In this arrangement your input will be LOW when the PC is on. Also R2 could be replaced by the internal pullup of the GPIO pin (pinMode(PIN, INPUT_PULLUP);)

As I say, this most likely won't be strictly necessary, but for the minimal cost of an opto-isolator it's silly not to add that extra layer of protection. After all, an opto-isolator is cheaper than a new Arduino or (heaven forbid) a new laptop.

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The wall-wart type USB chargers are always double insulated - you'll typically see the square within a square symbol for European markets, though one for the US market alone may not have that marking.

That means that the secondary side is free to float, and can be safely connected to the ground connection of the laptop - whose power supply will typically also be double insulated.

That means you can just connect the 5V USB output to an input on the Arduino - put a high enough current limiting resistor in to allow for differences in voltages - especially in the case that the laptop output is on when the Arduino supply is off, to avoid the input feeding the Arduino through the protection diodes.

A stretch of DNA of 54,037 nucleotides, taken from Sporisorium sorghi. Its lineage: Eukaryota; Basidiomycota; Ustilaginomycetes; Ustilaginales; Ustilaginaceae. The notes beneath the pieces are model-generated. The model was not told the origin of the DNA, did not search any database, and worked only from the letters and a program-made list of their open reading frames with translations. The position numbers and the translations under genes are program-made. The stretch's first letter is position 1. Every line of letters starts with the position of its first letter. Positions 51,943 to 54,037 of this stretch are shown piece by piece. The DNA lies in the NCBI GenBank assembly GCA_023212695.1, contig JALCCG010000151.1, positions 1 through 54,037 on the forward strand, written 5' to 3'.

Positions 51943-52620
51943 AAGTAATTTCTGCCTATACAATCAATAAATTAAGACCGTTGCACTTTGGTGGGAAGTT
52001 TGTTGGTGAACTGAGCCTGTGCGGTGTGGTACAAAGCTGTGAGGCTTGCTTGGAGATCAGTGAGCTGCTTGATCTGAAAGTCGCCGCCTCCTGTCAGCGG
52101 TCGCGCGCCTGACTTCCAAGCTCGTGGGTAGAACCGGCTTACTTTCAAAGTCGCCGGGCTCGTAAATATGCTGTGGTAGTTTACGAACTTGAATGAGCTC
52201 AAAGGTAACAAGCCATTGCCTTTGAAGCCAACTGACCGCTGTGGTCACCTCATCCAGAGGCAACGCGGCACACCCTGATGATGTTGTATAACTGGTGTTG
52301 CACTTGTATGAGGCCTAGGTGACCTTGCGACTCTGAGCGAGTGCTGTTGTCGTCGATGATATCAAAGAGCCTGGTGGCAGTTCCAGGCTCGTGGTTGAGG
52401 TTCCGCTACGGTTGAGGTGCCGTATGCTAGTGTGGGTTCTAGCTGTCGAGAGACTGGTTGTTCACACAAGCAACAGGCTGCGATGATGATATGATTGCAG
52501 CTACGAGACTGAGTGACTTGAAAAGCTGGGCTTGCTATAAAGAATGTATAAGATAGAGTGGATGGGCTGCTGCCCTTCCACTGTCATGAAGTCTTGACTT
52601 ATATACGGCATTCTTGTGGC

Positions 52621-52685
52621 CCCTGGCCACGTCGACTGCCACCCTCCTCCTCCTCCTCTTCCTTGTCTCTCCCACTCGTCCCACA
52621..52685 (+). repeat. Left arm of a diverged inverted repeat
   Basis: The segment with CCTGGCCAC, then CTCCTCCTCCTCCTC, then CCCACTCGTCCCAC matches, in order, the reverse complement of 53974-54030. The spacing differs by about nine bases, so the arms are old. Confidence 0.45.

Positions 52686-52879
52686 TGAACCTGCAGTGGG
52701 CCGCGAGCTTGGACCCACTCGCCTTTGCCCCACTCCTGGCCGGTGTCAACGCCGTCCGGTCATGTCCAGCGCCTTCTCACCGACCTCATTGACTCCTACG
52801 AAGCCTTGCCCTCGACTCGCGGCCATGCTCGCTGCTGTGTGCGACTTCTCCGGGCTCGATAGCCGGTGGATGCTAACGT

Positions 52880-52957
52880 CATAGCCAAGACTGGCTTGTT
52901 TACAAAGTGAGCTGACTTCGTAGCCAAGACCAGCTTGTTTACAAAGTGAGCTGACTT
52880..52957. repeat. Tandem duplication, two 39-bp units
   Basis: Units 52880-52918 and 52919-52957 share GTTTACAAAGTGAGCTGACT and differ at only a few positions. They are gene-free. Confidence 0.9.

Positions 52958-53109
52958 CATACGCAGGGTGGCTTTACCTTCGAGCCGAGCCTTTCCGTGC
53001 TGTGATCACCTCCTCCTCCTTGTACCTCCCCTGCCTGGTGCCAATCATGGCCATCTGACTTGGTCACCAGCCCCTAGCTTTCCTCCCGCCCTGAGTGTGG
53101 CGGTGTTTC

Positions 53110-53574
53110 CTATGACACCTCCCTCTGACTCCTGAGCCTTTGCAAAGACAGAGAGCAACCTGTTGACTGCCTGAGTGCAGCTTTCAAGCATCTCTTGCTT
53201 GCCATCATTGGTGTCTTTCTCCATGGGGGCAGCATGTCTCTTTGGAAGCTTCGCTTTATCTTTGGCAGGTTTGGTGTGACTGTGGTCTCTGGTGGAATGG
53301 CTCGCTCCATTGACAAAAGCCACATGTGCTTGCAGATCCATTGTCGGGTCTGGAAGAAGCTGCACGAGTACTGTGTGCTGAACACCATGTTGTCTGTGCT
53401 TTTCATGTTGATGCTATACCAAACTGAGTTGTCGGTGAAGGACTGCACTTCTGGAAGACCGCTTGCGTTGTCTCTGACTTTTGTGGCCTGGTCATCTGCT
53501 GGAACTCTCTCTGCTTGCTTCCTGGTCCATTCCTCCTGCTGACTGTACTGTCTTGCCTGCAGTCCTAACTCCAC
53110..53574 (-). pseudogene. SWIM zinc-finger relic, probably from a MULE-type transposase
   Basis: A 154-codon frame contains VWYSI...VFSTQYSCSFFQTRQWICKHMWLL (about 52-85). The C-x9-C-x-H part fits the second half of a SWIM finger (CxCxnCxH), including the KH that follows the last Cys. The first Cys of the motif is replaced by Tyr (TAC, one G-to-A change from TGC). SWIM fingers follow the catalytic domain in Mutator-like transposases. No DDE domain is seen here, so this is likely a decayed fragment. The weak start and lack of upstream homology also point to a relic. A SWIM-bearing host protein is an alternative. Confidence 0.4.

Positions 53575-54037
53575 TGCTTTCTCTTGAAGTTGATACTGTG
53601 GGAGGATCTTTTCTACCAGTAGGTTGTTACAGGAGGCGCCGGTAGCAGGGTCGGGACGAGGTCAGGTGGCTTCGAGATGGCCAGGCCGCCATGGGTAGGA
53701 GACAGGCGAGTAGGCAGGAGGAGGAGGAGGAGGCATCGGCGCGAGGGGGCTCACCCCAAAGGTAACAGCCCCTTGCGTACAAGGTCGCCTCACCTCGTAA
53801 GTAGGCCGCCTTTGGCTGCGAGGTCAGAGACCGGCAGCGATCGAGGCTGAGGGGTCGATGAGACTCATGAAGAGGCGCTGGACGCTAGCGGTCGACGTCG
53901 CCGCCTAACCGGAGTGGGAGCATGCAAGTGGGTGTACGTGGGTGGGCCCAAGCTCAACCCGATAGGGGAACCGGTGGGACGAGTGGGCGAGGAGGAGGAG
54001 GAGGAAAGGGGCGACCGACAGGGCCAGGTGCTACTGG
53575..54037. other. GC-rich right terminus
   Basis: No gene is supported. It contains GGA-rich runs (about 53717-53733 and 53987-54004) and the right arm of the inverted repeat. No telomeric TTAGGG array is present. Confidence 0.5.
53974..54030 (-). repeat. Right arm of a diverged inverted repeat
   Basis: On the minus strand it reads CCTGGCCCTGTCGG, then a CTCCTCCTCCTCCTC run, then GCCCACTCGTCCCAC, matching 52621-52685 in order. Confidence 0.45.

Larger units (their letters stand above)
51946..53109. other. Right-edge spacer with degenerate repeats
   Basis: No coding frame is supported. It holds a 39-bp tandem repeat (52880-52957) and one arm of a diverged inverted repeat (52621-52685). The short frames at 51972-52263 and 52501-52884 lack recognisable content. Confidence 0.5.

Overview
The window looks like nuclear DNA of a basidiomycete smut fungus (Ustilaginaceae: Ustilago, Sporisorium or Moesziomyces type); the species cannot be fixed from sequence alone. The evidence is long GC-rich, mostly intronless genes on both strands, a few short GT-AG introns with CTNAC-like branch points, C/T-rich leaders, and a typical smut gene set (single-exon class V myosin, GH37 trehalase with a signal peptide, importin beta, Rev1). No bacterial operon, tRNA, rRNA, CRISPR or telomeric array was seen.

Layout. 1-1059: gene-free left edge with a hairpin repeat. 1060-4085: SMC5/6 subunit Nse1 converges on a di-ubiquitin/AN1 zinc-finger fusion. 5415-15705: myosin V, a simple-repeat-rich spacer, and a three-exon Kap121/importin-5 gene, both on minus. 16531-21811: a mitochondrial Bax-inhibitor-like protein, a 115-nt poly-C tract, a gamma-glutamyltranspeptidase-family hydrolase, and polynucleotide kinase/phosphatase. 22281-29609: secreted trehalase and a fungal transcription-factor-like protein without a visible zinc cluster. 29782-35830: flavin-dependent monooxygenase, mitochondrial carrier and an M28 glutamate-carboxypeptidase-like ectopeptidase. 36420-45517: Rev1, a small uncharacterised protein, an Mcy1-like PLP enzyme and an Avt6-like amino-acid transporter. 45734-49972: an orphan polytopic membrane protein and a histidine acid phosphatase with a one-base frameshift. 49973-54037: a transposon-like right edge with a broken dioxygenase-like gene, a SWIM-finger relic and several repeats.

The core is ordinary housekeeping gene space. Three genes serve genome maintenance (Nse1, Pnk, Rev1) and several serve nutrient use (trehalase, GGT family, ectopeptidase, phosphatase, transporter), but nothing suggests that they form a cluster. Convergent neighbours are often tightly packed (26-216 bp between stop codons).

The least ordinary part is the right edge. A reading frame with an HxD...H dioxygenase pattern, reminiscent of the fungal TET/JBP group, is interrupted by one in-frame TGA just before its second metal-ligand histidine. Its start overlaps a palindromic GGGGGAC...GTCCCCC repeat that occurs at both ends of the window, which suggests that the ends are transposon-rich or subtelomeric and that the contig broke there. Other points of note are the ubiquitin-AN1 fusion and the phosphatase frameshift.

You can use an analog input, but if you're only looking for an on/off indication, a digital interpretation would work.

Check the output of the USB socket on the laptop - some are intended to remain live for charging accessories when the laptop is powered but not on. On one of my laptops all the ports are live like this and there's nothing that indicates this.

  • "double insulated" has nothing whatsoever to do with what is safe or not to do with ground. It is purely to do with the way the physical device is insulated. You are thinking of "galvanic isolation" which is a completely different thing. – Majenko Jul 19 at 15:25
  • Double insulation to UL1097 removes the requirement that the secondary circuit, considered accessible dead metal, be grounded - in fact it forbids it, and so ensures that the galvanic isolation afforded by the separation of the windings on the flyback inductor, and the creepage spacing of the board it is attached to is not compromised by it being connected to any point of the supply that would cause a ground loop to exist when connected to other equipment, grounded or not. – Phil G Jul 19 at 16:42
  • You're confusing ground "earth" with ground "0v reference point in a DC circuit". – Majenko Jul 19 at 16:46